The New Yorker is changing a Harry Bliss cartoon’s attribute on its website after a professor in Wisconsin contacted the magazine and then New York newspapers alerting them that the Bliss cartoon looked like a 1962 “Tales to Astonish” comic book cover by Jack Kirby.
A spokesman for the New Yorker says that Harry’s attempt was not plagiarism but a tribute to Jack.
Harry did it with all good intentions. He thought it was an overt reference, and not an attempt to plagiarize. He thought it was a tribute,” Cassanos said. “To people in the comic world, it’s a recognizable image.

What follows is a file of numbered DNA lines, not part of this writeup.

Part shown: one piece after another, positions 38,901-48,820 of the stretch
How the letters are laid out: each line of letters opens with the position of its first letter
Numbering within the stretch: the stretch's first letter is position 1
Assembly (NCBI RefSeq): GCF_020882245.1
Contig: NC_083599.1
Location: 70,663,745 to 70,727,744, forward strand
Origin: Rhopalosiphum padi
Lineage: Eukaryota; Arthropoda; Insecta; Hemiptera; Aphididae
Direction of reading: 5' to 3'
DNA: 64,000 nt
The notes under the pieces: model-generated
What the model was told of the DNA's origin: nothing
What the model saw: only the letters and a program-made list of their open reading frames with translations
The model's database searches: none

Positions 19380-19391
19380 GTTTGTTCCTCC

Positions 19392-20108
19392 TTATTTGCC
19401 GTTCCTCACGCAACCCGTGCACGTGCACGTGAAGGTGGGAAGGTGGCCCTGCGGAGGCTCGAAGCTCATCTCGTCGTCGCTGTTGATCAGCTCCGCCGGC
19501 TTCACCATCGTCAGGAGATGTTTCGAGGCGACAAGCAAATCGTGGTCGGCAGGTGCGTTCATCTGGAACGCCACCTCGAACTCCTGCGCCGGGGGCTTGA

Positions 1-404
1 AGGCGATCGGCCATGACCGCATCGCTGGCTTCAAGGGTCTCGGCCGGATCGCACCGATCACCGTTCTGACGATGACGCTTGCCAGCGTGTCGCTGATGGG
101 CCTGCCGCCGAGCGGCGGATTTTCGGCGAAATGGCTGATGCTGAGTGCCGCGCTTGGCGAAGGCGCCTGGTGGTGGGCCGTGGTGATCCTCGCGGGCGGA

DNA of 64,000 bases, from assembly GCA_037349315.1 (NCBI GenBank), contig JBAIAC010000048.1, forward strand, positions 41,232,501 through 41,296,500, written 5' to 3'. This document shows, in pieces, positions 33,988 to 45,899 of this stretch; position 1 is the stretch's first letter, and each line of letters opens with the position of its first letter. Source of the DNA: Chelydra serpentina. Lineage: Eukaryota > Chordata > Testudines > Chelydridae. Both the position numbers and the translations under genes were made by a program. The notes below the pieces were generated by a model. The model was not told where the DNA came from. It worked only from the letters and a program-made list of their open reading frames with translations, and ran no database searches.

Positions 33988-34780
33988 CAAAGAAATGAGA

In a related and somewhat ironic story, Harry is again being accused of plagiarism by a New Jersey man named John Rau who claims that a Bliss cartoon that appeared in the April 21st New Yorker is eerily similar to one that has been on his web site since 2006. After making the accusation, the New York Post has since found a cartoon on Rau’s site that is eerily similar to a Bliss cartoon published in the New Yorker in 2003.
“That’s incredible, Mr. Bliss would certainly be within his rights to say it’s too much of coincidence, but it is a total coincidence.”
Now it’s changed his perspective on “Hollywood Rehab”-gate. “Maybe Mr. Bliss and I are just kindred spirits,” he said.
The father of two, who works in advertising when he’s not posting cartoons for his site, said he’s considering removing the eagle cartoon from the site now.